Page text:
He also distinguishes two types of experiences we can have with a communication medium: hot (or high definition) such as film–where our attention needs to be focused, absorbed; and cool (or low definition) where the active participation of the viewer/participant is more crucial to the experience, such as with a book (turning the page, re-reading, etc).

The phrase ‘remediation’ comes from the authors Jay Bolter and Richard Grusin who build upon McLuhan to argue, further, that every new medium builds upon, repurposes and remediates an earlier and existing medium. Thus the medium is the message also implies that there is no new media apart from ‘old’ media. Bolter and Grusin take this even further (which is to say, take our new media all the way back to MM’s older view) in suggesting that the content of every new medium is the act of remediation itself: how the new medium relates to and reuses the old.

So film reinvents (or remediates) the writing of a book. But a book also reinvents the presentation of a film. When we will read (browse, play, view?) some literary texts developed for electronic environments, we will encounter both, and more. But the problem, the question we will continue to explore, is the one we forward from Birkerts: when books and reading enter into the electronic age, do we lose something in the process?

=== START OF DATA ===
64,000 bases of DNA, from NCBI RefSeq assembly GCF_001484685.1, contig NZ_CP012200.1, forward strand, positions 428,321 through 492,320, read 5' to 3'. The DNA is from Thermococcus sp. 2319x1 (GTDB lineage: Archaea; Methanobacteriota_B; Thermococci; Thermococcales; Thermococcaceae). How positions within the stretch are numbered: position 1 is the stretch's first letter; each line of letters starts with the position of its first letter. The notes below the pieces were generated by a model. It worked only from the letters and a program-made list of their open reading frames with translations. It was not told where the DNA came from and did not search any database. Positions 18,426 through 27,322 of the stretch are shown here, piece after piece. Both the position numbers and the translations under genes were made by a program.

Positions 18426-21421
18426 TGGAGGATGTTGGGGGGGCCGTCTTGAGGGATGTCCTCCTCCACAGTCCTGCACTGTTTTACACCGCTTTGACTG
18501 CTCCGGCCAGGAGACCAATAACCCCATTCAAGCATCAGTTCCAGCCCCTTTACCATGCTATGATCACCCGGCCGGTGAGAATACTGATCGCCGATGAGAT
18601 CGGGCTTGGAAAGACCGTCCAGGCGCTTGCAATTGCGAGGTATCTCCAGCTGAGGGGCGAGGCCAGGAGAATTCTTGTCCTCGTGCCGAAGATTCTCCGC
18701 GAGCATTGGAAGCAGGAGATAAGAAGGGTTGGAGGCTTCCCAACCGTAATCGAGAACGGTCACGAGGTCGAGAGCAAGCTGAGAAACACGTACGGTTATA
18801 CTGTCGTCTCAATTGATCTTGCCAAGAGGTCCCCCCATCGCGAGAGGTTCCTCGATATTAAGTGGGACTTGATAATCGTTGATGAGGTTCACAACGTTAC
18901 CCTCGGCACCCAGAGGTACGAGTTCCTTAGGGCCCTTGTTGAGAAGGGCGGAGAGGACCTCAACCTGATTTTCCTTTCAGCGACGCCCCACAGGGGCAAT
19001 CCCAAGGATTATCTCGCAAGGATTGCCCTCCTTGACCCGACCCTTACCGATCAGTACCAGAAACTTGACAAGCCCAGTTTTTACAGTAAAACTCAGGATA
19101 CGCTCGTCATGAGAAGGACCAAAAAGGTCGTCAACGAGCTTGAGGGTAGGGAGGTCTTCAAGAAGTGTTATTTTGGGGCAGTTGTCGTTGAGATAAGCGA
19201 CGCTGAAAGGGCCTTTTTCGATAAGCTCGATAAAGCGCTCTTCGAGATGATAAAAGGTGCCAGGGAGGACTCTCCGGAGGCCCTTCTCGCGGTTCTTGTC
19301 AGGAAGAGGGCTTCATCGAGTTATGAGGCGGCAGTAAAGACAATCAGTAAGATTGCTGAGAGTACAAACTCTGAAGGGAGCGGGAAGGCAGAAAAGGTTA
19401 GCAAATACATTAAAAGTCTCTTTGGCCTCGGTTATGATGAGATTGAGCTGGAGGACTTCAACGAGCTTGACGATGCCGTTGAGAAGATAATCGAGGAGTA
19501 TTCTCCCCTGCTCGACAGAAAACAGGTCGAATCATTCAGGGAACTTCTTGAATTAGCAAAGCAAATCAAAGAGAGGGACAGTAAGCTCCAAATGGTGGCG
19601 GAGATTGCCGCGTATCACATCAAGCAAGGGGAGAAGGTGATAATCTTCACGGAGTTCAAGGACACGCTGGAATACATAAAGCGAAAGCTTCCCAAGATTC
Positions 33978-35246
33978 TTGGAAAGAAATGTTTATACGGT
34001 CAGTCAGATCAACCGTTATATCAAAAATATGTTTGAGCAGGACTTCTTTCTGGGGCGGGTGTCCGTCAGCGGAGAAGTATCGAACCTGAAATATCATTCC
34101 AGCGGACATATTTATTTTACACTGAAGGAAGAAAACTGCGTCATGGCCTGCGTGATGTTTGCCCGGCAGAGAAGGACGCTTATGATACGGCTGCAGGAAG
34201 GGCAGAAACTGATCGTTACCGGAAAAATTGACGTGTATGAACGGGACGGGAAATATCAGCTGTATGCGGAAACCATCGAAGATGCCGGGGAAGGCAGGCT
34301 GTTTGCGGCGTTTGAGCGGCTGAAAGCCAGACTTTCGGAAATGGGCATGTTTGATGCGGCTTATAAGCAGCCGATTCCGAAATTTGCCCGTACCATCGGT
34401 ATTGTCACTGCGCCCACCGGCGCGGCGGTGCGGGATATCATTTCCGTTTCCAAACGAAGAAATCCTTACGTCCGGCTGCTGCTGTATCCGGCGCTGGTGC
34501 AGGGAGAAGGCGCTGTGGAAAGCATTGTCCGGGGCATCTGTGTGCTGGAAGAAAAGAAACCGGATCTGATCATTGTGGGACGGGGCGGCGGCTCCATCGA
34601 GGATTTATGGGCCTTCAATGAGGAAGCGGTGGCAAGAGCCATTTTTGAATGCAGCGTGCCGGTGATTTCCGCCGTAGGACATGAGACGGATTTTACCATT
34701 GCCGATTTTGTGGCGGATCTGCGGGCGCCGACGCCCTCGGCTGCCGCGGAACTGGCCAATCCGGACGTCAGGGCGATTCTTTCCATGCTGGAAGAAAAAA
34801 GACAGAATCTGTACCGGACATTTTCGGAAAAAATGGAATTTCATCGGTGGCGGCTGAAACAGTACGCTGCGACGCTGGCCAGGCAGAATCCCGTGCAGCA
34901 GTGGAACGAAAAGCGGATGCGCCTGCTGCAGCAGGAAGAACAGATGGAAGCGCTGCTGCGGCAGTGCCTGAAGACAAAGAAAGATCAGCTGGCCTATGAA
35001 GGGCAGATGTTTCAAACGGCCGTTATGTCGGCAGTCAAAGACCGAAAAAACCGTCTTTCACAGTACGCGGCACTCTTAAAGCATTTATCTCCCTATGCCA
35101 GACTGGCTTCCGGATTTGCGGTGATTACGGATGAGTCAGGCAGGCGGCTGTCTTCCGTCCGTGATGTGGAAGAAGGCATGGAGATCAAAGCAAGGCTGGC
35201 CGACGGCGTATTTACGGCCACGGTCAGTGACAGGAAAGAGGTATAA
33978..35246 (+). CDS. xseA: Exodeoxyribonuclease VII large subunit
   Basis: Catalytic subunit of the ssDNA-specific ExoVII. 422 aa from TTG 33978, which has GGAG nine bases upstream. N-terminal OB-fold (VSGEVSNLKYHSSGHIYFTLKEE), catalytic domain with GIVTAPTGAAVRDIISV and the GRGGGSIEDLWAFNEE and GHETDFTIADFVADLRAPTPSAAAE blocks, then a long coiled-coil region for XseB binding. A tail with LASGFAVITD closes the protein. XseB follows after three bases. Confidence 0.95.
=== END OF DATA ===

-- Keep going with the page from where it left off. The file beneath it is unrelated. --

Pathos of Editing: stitching a more fluid essay Frankenstein (1910 film)

Image via Wikipedia

In addition to being a poor reader and reviser, Victor Frankenstein, Shelley’s stand-in for the creative artist, the writer, the one who toils in the workshop of filthy creation, appears to be a bad editor. Think of it: if he had taken a bit more time to consider the presentation of his creation, the work that he had stitched together from parts (as any creative work is), might he have saved himself some heartache?

This editing workshop focuses on how we control and create the fluidity (often called ‘flow’ by you) of an essay that is not naturally or originally there. It is made, not born. And one key place we control and create this fluidity is through control of our sentences.

  • Sentence Variation:
    1. look at your sentence length: hit return at the end of each sentence in one or more paragraphs: turn your prose into poetry; the point is to bring out the buried voiced (the origins of poetry, of writing) of your sentences.
    2. we are after variation: not all long/complex; not all short and sharp–a fluid movement between the two.
      1. think both Hypotaxis and Parataxis.
      • Close-Up